Ajugas are most commonly used as ground covers for shady areas. They are also great for filling in those "gaps" in rock gardens, pathways, piled stone walls or other similar areas.
I haven't tried burgundy glow or silver queen in bright sun but I have seen the purples in brighter areas of the ladscape and they seemed quite happy although the foliage was squatter and smaller than the same variety would be in more shade.
They are easiest to get going in good amended garden soil but I have seen them grow even in harder clay soils.
They also produce a mass of blue flower spikes about 4" tall by 2"wide in late April/Early May making a wonderful accent to other plantings blooming at the same time or adding some color to beds that are "between" seasons at that time in the landscape.
In some locations they will even retain foliage over winter adding some interest in that season as well :)
We produce a selection of Junipers that range from the crawling J. horizontalis cultivars through the shrubby chinensis varieties to the dramatic tall conical and columnar Juniperus scopularum selections. Shades of color range from green to blue and even some interesting variations with gold tips or variegated foliage.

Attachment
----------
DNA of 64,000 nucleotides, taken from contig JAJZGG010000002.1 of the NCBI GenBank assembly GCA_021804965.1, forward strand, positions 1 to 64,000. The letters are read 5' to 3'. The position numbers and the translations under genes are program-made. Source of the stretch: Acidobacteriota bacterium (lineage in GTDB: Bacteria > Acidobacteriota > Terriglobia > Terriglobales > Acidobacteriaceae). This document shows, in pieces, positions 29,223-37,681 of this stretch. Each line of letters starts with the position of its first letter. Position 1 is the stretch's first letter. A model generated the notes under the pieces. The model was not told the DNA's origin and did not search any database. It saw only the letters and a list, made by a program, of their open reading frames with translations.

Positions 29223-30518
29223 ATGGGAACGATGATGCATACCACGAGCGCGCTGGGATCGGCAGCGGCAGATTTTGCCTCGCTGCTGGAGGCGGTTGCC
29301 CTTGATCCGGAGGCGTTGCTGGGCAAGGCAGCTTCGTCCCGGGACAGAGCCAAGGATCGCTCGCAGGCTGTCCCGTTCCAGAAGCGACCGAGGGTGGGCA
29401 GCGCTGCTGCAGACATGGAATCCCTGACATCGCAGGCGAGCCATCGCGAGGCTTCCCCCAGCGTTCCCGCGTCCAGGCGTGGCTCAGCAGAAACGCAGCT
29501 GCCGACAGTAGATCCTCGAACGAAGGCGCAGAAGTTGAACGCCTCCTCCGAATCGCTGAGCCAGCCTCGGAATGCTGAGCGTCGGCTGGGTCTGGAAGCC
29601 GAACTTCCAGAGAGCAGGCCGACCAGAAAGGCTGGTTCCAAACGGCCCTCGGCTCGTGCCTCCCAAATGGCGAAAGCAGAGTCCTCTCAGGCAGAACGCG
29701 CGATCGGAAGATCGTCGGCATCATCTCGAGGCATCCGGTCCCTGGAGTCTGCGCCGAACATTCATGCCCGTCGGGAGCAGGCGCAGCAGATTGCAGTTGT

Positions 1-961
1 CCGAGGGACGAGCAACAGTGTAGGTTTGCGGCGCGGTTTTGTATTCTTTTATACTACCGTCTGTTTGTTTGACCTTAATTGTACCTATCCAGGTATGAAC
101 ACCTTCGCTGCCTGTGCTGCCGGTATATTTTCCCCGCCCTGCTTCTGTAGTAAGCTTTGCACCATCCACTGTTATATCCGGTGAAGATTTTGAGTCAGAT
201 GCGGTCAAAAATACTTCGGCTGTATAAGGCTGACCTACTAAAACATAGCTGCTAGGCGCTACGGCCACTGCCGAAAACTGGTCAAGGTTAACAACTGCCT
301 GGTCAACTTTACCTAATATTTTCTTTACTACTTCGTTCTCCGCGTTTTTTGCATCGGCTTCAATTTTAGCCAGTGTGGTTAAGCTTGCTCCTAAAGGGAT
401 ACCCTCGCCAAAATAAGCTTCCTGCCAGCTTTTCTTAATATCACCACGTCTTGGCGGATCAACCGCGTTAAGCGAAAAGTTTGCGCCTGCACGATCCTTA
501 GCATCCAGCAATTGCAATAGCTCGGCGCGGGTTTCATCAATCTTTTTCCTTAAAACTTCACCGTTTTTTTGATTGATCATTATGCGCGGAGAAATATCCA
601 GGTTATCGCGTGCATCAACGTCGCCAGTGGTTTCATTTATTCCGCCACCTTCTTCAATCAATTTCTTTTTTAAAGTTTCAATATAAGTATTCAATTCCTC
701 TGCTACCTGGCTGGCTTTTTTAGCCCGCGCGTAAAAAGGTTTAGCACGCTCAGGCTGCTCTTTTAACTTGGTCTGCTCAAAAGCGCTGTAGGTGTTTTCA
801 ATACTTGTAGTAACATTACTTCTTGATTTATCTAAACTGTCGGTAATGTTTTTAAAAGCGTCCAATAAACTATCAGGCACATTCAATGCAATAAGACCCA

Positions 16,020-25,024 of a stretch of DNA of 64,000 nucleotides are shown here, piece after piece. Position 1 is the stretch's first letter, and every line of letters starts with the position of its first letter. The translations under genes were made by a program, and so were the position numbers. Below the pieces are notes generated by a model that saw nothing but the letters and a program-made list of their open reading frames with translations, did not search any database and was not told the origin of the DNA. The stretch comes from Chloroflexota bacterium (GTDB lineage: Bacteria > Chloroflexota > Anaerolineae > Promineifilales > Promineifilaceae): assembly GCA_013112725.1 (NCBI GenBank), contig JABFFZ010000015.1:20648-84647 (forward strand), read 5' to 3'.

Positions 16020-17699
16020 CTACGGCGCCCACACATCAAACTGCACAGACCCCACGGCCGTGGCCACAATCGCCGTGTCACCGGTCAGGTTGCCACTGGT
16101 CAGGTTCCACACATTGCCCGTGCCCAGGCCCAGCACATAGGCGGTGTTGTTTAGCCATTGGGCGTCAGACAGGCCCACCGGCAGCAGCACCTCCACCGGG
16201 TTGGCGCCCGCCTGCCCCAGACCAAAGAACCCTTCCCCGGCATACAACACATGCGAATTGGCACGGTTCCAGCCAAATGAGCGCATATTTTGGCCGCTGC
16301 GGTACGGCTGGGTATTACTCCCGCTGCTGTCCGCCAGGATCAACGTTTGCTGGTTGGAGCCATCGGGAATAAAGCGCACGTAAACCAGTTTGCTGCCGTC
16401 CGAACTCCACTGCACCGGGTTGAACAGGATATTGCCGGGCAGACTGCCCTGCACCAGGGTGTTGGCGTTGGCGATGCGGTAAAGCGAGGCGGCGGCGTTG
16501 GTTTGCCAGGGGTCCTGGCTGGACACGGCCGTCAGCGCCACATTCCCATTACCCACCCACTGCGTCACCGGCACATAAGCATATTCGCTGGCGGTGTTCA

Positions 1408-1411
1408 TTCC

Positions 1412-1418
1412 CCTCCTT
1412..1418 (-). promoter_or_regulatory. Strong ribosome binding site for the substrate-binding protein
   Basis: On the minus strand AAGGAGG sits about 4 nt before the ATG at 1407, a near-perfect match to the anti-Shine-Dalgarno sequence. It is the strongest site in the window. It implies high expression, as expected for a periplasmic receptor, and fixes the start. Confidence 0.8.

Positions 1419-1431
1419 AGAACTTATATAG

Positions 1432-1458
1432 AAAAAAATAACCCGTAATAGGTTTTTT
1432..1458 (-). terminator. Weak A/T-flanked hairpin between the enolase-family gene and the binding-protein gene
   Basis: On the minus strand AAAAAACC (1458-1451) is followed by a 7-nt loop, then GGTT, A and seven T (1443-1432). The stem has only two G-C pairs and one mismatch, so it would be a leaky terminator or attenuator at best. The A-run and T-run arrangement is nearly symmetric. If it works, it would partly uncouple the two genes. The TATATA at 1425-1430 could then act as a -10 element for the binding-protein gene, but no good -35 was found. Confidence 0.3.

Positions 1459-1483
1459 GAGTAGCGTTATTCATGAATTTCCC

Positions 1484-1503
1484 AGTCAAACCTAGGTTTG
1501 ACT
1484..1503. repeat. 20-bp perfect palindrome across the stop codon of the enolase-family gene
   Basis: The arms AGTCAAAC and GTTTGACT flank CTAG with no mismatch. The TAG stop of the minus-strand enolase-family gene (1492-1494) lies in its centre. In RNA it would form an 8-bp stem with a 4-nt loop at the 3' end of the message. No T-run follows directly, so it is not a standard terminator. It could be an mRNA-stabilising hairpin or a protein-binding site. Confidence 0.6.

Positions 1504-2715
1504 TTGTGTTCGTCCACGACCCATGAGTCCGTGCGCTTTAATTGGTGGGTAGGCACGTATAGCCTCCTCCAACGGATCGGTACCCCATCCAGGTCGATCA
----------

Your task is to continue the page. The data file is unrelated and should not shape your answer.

These evergreen beauties prefer sun but some of the varieties such as Parson will tolerate shade. They are easy to grow and are fairly tolerant of our crummy clay soils. But as with most plants performance is increased with some organic ammendments to help the root systems become established :)
Hardiness questions can be answered with a word, VERY! Most varieties withstanding at least 20 below and some laughing in the face of tempertures of -40 degrees :)
No matter what your sun, space or taste theres alomost surely one of these varieties that will give your garden a breath of life in the dead of winter not to mention the wamermonths of the growing season!
Another interesting plant for winter interest is....
This perennial is what I often refer to as a "sleeper". Often overlooked and underused the large succulent rounded leaves turn from green during the growing season to purplish in winter.
It grows virtually anywhere from sun to shade and produces flower stalks with clusters of blooms in shades of pink or red.